What’s particularly amazing are the weights of the CTS and CT6, which undercut their competitors—even in CT6’s case where the nearest competitors are actually smaller. The CT6 also has a turning radius about the size of the much smaller CTS, thanks to its active rear-wheel steering.
In any event, it looks pretty clear that size is not an issue as the cars are designed to cater to different audiences. I’ve often wondered why manufacturers don’t market more than one model in a given segment. Why be confined to making a sporty, practical or luxurious midsize sedan (with options that fake the others)? Assuming a segment has robust enough demand, market something for each that warrants it. Sort of like the role coupes used to fill. It was a recognition that a given platform or design could cater to more than one audience in the same size and price segment. Without the onetime smorgasbord of brands, it makes all the more sense. Though they ride on different platforms, I suspect Cadillac’s thinking is similar with the CTS and CT6 models.
Relative to CTS, the CT6 is a slightly bigger car but with similar weight and agility, and focused more on comfort. If, and this is an assumption, the XTS is going away, the CT6 is precisely the car Cadillac needed to fill the void but still maintain their brand’s assent. And it will ascend because, as noted previously, CT6 will be a top model but not a flagship; that role is to be filled by a forthcoming CT8.
This leads us to price. The XTS starts at about $45,300 and the CTS at $45,560. OMG, this cannot be happening! Actually, it can. They appeal to different people, remember? A maxed out XTS hits around $75,000 which is considerably less than the $84,000 starting price for the CTS-V.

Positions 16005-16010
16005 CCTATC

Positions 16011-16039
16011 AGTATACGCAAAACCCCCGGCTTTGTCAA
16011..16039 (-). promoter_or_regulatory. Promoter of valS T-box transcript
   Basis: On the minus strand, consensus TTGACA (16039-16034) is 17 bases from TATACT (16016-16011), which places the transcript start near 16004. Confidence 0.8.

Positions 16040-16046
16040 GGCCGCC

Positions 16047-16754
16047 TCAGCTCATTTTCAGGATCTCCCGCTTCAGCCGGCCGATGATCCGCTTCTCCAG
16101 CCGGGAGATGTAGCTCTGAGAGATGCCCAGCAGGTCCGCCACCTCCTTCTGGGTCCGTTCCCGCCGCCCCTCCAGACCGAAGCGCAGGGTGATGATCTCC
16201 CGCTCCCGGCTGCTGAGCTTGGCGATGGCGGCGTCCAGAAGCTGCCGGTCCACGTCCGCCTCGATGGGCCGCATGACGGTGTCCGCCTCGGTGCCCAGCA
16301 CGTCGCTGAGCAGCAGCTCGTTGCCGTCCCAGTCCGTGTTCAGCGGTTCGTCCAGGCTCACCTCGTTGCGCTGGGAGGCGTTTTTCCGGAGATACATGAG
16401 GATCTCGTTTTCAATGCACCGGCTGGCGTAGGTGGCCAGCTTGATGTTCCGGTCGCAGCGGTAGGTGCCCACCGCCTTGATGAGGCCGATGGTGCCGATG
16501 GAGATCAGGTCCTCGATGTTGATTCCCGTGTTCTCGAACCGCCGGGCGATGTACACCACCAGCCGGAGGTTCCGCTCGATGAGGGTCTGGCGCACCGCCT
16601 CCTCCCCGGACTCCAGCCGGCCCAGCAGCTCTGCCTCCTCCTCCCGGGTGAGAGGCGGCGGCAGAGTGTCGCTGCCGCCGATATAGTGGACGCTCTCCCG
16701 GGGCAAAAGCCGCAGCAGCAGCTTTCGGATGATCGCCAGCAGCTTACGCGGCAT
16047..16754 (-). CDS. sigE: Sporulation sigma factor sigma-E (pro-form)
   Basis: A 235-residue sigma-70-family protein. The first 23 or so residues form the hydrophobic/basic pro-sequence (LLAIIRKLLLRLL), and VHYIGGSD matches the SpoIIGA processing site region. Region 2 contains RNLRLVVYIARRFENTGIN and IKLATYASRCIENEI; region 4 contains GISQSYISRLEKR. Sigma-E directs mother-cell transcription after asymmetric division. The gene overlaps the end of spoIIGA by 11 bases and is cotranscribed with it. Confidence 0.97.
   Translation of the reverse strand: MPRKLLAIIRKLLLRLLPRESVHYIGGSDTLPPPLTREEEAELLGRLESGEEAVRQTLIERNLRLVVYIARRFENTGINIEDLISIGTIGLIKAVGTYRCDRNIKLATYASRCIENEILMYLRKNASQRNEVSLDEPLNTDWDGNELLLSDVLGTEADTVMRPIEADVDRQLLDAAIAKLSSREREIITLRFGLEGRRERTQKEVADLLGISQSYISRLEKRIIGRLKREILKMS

So, news broke a few weeks back that the CT6 would start at $53,500 and some people came unhinged. “Too cheap!” Really? Now that’s a new one. Reading past the headlines reveals that entry price gets a CT6 with a 2.0-liter turbocharged four-cylinder (another revelation not so apocalyptic when you consider the car’s weight). That entry model would likely return excellent mileage for a car in that segment and, if you combine that with the pricing structure, it appears Cadillac has created a new and viable option for the still very lucrative livery market.
Because, spending a mere $2,000 extra equips the CT6 with a fine 3.6-liter V6, the model for the masses. From there, things get rather pricey. If you want the 3.0-liter twin turbo V6, the starting price increases to $65,390. Choosing the Platinum level trim swells the starting price to $88,500 and, using Cadillac’s configurator, I easily brought the price to over $92,000. With a CT8 model on the way, I think it’s a little too early to be complaining that Cadillac lacks an expensive enough model. (Besides, wasn’t the recent gripe that Cadillacs were priced too high?)
Well, that’s my blind retort to the angry Cadillac complainers out there that just want to bellyache, not converse. Feel free to leave your opinions in the comments section… but, please, no bellyaching.